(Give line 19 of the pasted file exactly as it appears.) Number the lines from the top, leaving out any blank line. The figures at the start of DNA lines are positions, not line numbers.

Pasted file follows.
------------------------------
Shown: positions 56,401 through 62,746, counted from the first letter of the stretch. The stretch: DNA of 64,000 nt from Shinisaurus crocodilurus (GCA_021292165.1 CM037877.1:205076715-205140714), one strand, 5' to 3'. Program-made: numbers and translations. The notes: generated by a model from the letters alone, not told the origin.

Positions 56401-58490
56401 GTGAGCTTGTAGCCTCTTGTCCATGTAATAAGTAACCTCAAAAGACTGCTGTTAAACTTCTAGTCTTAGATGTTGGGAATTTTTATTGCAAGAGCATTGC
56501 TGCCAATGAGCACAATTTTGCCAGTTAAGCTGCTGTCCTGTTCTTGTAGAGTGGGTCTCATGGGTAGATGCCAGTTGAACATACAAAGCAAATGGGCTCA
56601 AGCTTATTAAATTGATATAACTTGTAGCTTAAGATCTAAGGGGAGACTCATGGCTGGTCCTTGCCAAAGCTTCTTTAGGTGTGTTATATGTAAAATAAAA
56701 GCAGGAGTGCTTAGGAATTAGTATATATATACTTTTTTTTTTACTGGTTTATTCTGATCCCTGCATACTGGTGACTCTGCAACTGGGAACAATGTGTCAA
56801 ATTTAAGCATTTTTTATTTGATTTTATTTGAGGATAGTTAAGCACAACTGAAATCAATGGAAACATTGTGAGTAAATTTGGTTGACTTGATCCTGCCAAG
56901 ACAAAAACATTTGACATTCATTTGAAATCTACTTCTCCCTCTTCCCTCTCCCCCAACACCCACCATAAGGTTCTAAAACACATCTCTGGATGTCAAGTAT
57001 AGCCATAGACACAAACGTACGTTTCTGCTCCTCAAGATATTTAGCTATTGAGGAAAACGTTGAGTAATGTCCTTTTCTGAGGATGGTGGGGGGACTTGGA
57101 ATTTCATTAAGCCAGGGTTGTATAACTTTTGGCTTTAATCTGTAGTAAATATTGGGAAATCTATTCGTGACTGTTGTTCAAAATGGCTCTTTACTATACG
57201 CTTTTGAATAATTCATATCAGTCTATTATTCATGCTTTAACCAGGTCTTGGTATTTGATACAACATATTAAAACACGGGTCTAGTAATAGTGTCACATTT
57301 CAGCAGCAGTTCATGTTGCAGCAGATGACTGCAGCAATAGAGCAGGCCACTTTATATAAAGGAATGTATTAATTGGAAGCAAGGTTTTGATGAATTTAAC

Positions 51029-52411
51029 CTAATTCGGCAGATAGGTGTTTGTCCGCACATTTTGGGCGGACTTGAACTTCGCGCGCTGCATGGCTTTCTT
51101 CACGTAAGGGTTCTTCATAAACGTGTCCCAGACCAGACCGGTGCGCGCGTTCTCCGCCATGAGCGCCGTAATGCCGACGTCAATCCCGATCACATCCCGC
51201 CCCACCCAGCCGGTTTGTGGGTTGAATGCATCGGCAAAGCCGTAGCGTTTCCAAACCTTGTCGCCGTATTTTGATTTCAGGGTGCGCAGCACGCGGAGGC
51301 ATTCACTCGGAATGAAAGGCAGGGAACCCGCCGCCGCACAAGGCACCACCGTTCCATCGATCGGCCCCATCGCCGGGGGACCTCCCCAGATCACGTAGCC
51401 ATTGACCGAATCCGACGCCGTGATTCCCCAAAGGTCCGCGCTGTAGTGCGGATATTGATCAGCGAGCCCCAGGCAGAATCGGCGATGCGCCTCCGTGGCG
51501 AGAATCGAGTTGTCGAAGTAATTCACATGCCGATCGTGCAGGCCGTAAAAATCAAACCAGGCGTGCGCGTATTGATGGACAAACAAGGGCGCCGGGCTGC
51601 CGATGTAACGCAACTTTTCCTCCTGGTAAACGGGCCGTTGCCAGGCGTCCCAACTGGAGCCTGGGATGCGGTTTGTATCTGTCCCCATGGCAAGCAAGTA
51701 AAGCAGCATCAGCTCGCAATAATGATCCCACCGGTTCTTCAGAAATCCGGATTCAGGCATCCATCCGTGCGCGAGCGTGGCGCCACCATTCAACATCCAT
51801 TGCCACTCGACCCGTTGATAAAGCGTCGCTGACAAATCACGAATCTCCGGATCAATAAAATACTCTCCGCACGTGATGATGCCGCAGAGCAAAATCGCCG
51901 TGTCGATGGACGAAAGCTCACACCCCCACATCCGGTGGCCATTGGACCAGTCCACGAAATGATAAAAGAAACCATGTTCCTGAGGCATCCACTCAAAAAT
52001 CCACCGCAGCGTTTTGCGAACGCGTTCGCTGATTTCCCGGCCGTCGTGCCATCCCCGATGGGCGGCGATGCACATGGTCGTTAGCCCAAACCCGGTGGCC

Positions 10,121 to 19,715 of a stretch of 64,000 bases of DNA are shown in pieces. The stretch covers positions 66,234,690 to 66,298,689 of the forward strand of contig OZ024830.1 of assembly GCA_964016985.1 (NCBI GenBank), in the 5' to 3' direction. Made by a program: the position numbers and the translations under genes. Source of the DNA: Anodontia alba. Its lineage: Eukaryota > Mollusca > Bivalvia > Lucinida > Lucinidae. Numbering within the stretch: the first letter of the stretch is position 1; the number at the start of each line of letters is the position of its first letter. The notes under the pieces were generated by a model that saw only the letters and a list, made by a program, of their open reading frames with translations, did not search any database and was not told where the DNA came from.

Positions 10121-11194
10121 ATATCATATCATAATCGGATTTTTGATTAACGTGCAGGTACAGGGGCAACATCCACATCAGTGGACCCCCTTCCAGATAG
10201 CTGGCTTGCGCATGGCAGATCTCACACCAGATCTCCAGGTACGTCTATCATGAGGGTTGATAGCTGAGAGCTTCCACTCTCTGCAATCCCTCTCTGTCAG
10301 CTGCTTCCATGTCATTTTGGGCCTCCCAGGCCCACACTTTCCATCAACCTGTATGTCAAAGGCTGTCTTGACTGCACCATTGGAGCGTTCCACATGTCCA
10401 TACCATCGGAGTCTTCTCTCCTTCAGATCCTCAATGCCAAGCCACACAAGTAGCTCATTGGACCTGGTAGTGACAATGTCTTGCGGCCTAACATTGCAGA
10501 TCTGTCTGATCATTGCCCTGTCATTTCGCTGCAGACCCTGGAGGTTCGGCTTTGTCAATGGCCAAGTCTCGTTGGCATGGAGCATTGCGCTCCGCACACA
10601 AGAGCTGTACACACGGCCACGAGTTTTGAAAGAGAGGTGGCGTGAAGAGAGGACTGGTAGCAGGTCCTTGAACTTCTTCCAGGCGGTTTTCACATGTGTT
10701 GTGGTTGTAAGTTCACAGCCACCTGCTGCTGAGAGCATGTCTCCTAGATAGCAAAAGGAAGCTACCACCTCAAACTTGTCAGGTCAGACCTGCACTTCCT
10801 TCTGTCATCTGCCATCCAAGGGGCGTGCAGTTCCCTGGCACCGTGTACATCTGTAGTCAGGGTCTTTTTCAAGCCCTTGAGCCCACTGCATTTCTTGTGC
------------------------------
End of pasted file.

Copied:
51501 AGAATCGAGTTGTCGAAGTAATTCACATGCCGATCGTGCAGGCCGTAAAAATCAAACCAGGCGTGCGCGTATTGATGGACAAACAAGGGCGCCGGGCTGC